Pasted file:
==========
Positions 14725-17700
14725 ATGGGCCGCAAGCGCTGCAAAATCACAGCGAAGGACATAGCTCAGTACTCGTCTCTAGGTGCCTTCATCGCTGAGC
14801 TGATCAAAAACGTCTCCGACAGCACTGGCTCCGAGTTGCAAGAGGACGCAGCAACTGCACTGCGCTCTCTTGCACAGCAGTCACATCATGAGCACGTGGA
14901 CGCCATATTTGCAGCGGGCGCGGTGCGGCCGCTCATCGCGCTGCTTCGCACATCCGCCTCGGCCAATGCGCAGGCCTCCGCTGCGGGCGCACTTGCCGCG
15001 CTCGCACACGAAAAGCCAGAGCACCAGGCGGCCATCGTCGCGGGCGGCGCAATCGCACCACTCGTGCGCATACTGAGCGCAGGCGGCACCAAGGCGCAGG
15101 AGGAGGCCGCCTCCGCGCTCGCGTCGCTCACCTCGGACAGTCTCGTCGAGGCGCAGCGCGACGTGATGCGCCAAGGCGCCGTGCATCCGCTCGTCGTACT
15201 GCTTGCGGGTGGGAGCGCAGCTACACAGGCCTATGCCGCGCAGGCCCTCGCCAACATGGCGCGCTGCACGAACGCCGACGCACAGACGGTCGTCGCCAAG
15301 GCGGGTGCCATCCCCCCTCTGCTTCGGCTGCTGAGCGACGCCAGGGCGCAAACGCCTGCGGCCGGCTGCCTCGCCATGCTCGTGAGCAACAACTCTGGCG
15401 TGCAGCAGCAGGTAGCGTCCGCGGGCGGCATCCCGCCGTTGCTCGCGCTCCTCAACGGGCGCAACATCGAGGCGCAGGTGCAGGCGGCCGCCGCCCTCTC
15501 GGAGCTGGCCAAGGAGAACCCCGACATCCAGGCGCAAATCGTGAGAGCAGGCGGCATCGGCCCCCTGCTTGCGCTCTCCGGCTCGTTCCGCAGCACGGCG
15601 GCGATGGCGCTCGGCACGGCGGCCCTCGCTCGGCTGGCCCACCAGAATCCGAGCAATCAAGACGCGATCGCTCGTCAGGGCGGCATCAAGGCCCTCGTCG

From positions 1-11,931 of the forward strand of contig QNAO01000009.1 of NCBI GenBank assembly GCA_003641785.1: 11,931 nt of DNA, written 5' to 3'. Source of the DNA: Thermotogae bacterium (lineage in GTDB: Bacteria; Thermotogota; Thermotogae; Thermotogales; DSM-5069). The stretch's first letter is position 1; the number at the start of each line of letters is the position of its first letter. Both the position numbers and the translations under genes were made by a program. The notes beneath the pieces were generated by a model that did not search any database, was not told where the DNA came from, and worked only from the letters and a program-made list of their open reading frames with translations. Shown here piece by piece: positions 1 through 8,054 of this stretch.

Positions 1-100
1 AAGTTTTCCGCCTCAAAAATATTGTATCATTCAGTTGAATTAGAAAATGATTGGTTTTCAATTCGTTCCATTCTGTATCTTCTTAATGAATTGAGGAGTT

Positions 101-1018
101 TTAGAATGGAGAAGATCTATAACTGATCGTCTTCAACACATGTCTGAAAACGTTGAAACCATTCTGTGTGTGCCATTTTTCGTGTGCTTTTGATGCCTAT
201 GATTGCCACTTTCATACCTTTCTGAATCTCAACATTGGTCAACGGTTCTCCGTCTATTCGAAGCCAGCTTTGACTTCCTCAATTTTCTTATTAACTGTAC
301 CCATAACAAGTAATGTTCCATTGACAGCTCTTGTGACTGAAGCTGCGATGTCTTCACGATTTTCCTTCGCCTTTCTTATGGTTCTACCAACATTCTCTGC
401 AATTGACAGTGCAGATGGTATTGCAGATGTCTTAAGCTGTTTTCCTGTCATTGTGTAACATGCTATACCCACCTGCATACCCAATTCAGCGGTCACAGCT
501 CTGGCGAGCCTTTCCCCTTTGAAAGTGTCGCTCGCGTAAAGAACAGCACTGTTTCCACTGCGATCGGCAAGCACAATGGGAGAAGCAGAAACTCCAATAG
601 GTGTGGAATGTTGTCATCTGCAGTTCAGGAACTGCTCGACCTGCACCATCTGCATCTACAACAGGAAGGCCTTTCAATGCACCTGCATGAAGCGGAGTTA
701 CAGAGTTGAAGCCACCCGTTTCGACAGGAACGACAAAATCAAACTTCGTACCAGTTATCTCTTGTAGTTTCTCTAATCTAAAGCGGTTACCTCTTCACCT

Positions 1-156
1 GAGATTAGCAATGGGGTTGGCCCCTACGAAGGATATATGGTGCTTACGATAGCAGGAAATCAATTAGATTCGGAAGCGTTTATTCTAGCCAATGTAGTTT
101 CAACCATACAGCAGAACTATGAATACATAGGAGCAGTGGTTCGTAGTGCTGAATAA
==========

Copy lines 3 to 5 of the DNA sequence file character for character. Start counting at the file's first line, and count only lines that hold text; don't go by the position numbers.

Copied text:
14801 TGATCAAAAACGTCTCCGACAGCACTGGCTCCGAGTTGCAAGAGGACGCAGCAACTGCACTGCGCTCTCTTGCACAGCAGTCACATCATGAGCACGTGGA
14901 CGCCATATTTGCAGCGGGCGCGGTGCGGCCGCTCATCGCGCTGCTTCGCACATCCGCCTCGGCCAATGCGCAGGCCTCCGCTGCGGGCGCACTTGCCGCG
15001 CTCGCACACGAAAAGCCAGAGCACCAGGCGGCCATCGTCGCGGGCGGCGCAATCGCACCACTCGTGCGCATACTGAGCGCAGGCGGCACCAAGGCGCAGG